PhD - Leuven | More than two weeks ago
A typical process to create a simple electronic chip consists of 400-500 steps, with more than 1000 steps being required for the latest chip at IMEC. Here around 10% of the steps involve polymer coating and stripping in various forms. Polymers are used for making lithographic patterns, as protective layers to prevent particle accumulation on active surfaces, as temporary bonding materials during various operations like die transfer from one wafer to another, for wafer grinding etc. Once the polymers have done their job, they need to be removed without leaving even trace residues as this will impede the subsequent processes, thus leading to reduced yield of successful chips, which increases production costs. The fundamental mechanisms governing the stripping or cleaning of polymers remain poorly understood. Especially the impact of upstream processing undergone by the polymer is largely unknown, hindering progress in this field. With this PhD work we would like to tackle some of the big challenges associated with polymer stripping.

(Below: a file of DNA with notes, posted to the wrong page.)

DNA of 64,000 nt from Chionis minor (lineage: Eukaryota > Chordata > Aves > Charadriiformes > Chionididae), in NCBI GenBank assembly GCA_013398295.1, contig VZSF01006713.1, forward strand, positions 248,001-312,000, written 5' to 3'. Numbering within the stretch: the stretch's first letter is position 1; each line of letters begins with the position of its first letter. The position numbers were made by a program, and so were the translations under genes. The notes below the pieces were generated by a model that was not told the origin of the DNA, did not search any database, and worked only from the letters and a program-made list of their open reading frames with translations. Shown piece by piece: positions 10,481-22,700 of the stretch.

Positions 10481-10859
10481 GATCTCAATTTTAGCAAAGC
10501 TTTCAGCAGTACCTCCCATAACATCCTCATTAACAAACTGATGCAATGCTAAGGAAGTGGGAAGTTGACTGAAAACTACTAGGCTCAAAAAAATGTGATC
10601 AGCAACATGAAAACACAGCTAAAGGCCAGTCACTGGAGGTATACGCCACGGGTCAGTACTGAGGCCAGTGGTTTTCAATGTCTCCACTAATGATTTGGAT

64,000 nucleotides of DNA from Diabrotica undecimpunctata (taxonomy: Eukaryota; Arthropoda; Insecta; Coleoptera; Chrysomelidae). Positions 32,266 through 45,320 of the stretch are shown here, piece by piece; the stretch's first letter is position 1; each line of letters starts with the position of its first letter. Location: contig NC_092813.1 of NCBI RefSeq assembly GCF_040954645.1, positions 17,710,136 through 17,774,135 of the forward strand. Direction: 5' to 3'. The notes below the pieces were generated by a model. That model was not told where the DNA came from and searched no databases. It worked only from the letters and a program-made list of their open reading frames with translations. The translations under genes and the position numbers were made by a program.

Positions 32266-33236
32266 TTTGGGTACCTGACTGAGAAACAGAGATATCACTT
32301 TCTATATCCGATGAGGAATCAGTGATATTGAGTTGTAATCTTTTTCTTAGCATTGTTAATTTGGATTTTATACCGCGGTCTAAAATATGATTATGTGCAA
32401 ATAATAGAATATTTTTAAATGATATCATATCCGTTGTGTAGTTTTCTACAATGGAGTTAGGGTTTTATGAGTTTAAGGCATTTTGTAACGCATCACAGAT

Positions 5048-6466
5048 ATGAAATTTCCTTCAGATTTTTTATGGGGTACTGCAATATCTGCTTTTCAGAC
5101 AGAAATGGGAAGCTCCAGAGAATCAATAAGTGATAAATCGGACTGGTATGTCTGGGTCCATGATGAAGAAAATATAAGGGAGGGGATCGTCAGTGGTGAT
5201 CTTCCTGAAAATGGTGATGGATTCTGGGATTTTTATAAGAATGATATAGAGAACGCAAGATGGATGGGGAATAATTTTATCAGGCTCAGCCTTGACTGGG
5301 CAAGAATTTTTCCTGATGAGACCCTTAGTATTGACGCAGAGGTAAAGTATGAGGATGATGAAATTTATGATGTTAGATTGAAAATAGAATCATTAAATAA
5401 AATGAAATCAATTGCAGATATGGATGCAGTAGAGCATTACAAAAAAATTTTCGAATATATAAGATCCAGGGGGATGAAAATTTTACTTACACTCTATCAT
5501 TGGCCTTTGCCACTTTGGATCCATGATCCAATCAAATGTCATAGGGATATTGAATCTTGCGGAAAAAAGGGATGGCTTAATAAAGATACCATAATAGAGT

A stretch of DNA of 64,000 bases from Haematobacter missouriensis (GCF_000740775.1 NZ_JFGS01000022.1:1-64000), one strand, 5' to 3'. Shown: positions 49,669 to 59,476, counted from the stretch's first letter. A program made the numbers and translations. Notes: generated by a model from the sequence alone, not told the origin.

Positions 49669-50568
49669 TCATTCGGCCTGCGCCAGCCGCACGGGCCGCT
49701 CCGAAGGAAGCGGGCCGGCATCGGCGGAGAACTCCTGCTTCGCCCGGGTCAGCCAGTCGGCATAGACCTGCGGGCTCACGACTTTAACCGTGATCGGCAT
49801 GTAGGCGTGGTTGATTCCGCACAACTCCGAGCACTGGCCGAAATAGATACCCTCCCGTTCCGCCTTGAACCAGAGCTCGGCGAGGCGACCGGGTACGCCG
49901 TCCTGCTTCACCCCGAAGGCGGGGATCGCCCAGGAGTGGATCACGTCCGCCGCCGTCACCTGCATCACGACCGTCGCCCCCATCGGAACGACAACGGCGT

Required background: We are looking for an enthusiastic and hands-on PhD student with a strong background in Chemical engineering, materials science or applied physics and having creative mind.
Type of work: You will be part of IMEC's Surface and Interface Process Group, and KU Leuven, Soft Matter Rheology and Technology Group, renowned for their expertise in polymer rheology and processing. This work is 80% experimental.
Supervisor: Ruth Cardinaels
Co-supervisor: Naveen Reddy
Daily advisor: Naveen Reddy
The reference code for this position is 2024-057. Mention this reference code on your application form.